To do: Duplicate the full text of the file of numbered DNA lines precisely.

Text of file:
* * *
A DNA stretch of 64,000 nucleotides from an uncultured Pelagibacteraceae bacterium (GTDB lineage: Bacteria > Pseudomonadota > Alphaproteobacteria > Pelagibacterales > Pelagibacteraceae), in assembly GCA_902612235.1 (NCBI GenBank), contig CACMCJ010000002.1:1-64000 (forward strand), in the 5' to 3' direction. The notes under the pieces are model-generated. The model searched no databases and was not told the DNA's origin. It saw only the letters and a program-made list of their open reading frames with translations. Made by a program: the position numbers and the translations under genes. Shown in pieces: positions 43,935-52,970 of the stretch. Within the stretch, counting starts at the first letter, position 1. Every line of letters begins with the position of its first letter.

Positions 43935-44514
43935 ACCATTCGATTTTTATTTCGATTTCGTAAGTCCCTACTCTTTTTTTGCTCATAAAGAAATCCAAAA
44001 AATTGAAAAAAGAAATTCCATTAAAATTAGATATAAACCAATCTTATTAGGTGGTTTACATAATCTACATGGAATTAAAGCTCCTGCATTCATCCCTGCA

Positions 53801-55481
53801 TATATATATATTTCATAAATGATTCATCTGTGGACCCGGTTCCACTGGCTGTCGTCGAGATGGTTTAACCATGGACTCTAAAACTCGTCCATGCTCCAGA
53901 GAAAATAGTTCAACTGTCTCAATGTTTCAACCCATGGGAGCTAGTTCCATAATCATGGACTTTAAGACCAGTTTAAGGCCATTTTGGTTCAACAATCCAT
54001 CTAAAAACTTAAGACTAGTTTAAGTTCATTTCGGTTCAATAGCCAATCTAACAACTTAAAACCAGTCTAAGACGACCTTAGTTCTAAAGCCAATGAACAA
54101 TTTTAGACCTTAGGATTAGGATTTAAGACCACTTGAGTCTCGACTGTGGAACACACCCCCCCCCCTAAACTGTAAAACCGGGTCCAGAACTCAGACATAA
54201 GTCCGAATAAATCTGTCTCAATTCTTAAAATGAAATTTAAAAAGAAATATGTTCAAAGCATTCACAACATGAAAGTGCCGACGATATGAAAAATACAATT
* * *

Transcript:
A DNA stretch of 64,000 nucleotides from an uncultured Pelagibacteraceae bacterium (GTDB lineage: Bacteria > Pseudomonadota > Alphaproteobacteria > Pelagibacterales > Pelagibacteraceae), in assembly GCA_902612235.1 (NCBI GenBank), contig CACMCJ010000002.1:1-64000 (forward strand), in the 5' to 3' direction. The notes under the pieces are model-generated. The model searched no databases and was not told the DNA's origin. It saw only the letters and a program-made list of their open reading frames with translations. Made by a program: the position numbers and the translations under genes. Shown in pieces: positions 43,935-52,970 of the stretch. Within the stretch, counting starts at the first letter, position 1. Every line of letters begins with the position of its first letter.

Positions 43935-44514
43935 ACCATTCGATTTTTATTTCGATTTCGTAAGTCCCTACTCTTTTTTTGCTCATAAAGAAATCCAAAA
44001 AATTGAAAAAAGAAATTCCATTAAAATTAGATATAAACCAATCTTATTAGGTGGTTTACATAATCTACATGGAATTAAAGCTCCTGCATTCATCCCTGCA

Positions 53801-55481
53801 TATATATATATTTCATAAATGATTCATCTGTGGACCCGGTTCCACTGGCTGTCGTCGAGATGGTTTAACCATGGACTCTAAAACTCGTCCATGCTCCAGA
53901 GAAAATAGTTCAACTGTCTCAATGTTTCAACCCATGGGAGCTAGTTCCATAATCATGGACTTTAAGACCAGTTTAAGGCCATTTTGGTTCAACAATCCAT
54001 CTAAAAACTTAAGACTAGTTTAAGTTCATTTCGGTTCAATAGCCAATCTAACAACTTAAAACCAGTCTAAGACGACCTTAGTTCTAAAGCCAATGAACAA
54101 TTTTAGACCTTAGGATTAGGATTTAAGACCACTTGAGTCTCGACTGTGGAACACACCCCCCCCCCTAAACTGTAAAACCGGGTCCAGAACTCAGACATAA
54201 GTCCGAATAAATCTGTCTCAATTCTTAAAATGAAATTTAAAAAGAAATATGTTCAAAGCATTCACAACATGAAAGTGCCGACGATATGAAAAATACAATT